Let’s Make Bread! Volume: Pizza Dough
Any day of the week, any time of the day… if you put a big ol’ veggie pizza down in front of me… with mushrooms & sun-dried tomatoes, tangy feta cheese, and some awesome pesto sauce… I’ll gobble it up and be a happy camper!
But any good homemade pizza, whether it’s veggie, bar-b-que, or classic pepperoni must (I repeat absolutely MUST) be served on top of a crispy yet chewy homemade crust if you want to make it absolutely irresistible!
Homemade crust turns a meal we Americans usually associate with “grab n’ go” and a “greasy/no-fuss/crowd-feeder” into a feast fit for the hoity-est toity-est of gatherings. (Having high-class company for dinner? Try this crust topped with potato, shaved truffle, and goat cheese. Uh, YEAH.)
Care to give it a try? I say go for it!
In the past, I’ve shown you all my bread recipes as I usually make them… with my bread machine. But today I felt like showing you the old-fashioned way, because we don’t all have bread machines, now do we? And that should NOT stop anyone from making bread. The machine really doesn’t do anything magical. It just has the ability to mix and knead the dough for thirty minutes straight without getting tired. I’ve found, however, that a solid 8-10 minute kneading by hand does the trick fine… and gives you a mini-biceps workout to boot!
Start with a cup and a half of warm (not hot!) water. Add to that 4 tablespoons of olive oil.
Next, sprinkle in 2 teaspoons of sugar or honey… whichever is most handy.
Give that a little stir…
And sprinkle in 1 packet of yeast (or if you buy it a jar at a time like I do… 2 1/4 teaspoons.) Active Dry or Quick Rise… I use whatever I have on hand!
Give that another little zhuzsh… and let it sit a minute or two while the yeast activates.
Measure out four cups of flour. (I like to use a mixture of white and whole wheat. For this recipe I used 1/2 C. regular whole wheat flour, 1/2 C. soft white wheat flour, and 3 C. all-purpose flour. It was a good mix.) And just add it into the liquid!
Now gently begin mixing the ingredients with a fork, spoon, or clean fingers.
Once the dough forms a bit of a ball, I like to flip my fork or wooden spoon around and use the handle end (almost like a makeshift dough-hook.)
And just keep mixing… turning the bowl as you scrape the dough off the sides and back onto itself over and over.
Only after the ingredients have melded together a bit do I add my two teaspoons of salt. This assures that the salt doesn’t retard the growth of the yeast at first.
Keep mixing! As you mix, the dough will become less sticky and more elastic. Eventually you’ll want to just abandon the utensils and get your hands in there. Continue to fold the dough over onto itself, turning the bowl, and scraping it away from the sides.
See how the more I knead, the less sticky it becomes?
After about 8-10 minutes of good kneading, you should have a nice smooth, elastic ball of dough!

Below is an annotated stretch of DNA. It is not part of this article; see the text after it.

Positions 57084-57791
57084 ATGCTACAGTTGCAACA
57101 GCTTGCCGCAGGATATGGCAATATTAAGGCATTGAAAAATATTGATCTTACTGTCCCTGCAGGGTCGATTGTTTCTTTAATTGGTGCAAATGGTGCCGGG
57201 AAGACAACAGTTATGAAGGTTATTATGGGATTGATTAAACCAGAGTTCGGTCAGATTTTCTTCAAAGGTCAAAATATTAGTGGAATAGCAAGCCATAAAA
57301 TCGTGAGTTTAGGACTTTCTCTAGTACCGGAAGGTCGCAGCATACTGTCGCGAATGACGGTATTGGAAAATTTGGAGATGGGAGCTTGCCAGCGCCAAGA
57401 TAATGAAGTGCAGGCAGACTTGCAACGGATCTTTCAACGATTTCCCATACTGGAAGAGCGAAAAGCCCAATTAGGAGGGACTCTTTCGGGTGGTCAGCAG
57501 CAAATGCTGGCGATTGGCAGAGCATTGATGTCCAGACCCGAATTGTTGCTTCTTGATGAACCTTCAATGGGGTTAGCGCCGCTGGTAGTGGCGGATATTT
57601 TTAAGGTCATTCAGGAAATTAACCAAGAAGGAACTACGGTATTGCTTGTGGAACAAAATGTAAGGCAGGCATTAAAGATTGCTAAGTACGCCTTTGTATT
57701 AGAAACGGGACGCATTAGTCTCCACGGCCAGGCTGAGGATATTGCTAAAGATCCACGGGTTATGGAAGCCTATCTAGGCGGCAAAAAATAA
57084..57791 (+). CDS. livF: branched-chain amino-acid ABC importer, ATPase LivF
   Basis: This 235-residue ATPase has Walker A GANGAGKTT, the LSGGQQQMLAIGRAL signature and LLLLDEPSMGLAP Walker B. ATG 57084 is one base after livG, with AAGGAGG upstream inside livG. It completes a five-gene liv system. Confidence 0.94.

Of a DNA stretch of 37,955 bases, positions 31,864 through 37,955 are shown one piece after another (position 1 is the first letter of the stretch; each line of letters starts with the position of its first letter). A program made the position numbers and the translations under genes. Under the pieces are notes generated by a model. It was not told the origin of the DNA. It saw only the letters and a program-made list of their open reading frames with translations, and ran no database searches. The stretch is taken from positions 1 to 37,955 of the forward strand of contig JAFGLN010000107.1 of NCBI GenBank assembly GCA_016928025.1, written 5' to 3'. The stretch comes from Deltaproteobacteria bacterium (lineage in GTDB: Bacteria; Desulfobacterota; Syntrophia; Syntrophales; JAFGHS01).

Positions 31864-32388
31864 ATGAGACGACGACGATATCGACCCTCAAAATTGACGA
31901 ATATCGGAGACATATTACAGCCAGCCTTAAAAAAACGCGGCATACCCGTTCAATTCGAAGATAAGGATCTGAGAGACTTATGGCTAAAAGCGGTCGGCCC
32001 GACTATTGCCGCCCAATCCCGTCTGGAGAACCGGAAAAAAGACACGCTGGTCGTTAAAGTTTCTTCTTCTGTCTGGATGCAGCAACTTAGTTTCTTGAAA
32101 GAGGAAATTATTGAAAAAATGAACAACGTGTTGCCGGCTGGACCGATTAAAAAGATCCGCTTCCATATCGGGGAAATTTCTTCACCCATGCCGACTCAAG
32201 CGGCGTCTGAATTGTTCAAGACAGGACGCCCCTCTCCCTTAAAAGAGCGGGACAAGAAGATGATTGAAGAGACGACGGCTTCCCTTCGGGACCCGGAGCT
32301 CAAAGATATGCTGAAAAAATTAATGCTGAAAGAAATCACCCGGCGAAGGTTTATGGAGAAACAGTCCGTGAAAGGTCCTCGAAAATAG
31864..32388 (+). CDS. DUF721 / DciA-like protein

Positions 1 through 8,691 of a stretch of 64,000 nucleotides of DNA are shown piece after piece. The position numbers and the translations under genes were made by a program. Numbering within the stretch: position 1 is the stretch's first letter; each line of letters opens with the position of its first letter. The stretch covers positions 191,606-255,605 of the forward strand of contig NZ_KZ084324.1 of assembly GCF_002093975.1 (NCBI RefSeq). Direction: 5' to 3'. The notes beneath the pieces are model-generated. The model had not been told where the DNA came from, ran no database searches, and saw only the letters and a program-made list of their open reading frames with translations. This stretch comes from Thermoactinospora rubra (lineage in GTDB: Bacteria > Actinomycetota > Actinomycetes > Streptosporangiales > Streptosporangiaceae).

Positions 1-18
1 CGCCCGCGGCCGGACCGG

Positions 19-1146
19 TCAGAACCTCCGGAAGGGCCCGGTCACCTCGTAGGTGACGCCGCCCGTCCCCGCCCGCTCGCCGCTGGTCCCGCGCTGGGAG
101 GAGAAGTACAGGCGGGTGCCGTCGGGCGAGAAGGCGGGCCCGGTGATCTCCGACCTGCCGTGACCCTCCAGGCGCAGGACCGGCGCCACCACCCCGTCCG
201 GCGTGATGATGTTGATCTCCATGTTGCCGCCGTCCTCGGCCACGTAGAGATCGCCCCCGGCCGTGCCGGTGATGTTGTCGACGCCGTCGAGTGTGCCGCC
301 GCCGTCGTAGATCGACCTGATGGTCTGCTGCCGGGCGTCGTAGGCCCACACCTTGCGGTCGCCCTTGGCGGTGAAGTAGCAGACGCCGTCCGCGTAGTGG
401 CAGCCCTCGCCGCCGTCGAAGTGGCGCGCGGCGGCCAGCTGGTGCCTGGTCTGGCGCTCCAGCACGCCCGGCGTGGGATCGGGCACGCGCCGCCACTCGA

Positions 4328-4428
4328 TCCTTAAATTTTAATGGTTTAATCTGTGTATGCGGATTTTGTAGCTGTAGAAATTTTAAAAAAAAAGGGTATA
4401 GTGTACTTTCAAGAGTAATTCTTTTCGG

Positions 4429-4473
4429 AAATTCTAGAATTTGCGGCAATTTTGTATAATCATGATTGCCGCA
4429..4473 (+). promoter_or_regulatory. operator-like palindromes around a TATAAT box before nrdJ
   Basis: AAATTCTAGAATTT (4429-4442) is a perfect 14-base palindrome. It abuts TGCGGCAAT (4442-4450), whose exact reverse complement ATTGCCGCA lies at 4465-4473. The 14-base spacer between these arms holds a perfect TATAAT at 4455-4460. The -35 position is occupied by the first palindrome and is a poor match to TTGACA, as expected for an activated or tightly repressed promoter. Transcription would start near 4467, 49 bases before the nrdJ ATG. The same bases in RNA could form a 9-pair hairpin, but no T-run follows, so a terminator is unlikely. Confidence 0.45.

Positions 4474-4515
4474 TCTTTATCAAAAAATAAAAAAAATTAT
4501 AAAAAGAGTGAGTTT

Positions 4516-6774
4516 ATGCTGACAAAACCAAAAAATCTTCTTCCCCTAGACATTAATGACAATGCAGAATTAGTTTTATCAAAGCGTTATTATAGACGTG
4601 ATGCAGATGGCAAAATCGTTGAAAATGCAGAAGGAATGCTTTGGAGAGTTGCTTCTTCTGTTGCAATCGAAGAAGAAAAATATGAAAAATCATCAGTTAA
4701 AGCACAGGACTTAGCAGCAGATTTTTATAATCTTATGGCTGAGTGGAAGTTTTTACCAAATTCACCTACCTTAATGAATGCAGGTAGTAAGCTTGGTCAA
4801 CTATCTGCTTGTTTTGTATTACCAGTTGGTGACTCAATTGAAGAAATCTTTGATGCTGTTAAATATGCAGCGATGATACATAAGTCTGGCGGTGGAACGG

Drizzle it with olive oil (smoothing the oil with your fingers to cover the exposed surface of the dough)…
Then cover and let it sit for 2-3 hours! (If it’s going to be longer than that, let it sit in the fridge. That’ll slow down the rising substantially but it’ll still puff up beautifully if given enough time.)
A few (delicious-smelling) hours later… you should be greeted by this!
A word of caution: I never “punch down” my dough. For one thing, that term is so violent, and for two: I haven’t spent the past two hours letting air bubbles form in this dough only to obliterate and pulverize them. My preferred method is much gentler.
Take a dough scraper (or other similar kitchen item)… and divide the dough into two or three portions. Today I am making two pizzas with a slightly thicker, chewier crust. This recipe can also make three very thin pizza crusts.
Make sure your pizza pans are dusted lightly with fine cornmeal. This gives excellent texture to the crust AND prevents it from fusing to the pan during baking.
Take a portion of dough and gently begin pulling and stretching it to the size and shape you want. No need to pull out your ruler and protractor… this is RUSTIC. (By the way, I prefer this stretching method to a rolling pin because it preserves more of those lovely air bubbles. You’re welcome to flour your counter-top and roll the crust out super thin if you like.)
Now, before any toppings go on, it’s very important that you give each crust a light drizzle of olive oil…
And a light sprinkling of salt. (And I do mean light. Don’t accidentally drop too much in one place.)
I really feel that this last salt step is a crucial one. It makes a big difference and I always notice when a homemade crust is missing that last pinch of brightness.
Now,with a thicker crust like these… you’ll want to pre-bake the dough for 6 minutes at 400 degrees before topping your pizza. However, when I’m in a thin-crust mood I don’t pre-bake the dough at all.
At this point you can pop these in the oven right away for a short pre-bake… or let them sit and rise for fifteen minutes first… or if you’ve rolled them out extra-thin, start piling on the toppings and bake them off. I usually bake the topped pizzas at 375 for about 17 minutes (the last two on broil.) But I’ll save the actual pizza recipes for another day.
Like any yeast bread, homemade pizza dough is a process but one that I’ve found to be well worthwhile.
And if it’s summer and you’re lucky enough to have fresh herbs growing outside, then don’t forget to snip a few onto your crust under the toppings!
Rosemary is my favorite addition to any chewy Italian bread! And it’s quite surprising and special when added to a pizza.
Buon Apetito! That’s Amore! Pizza Pizza! Enjoy 🙂
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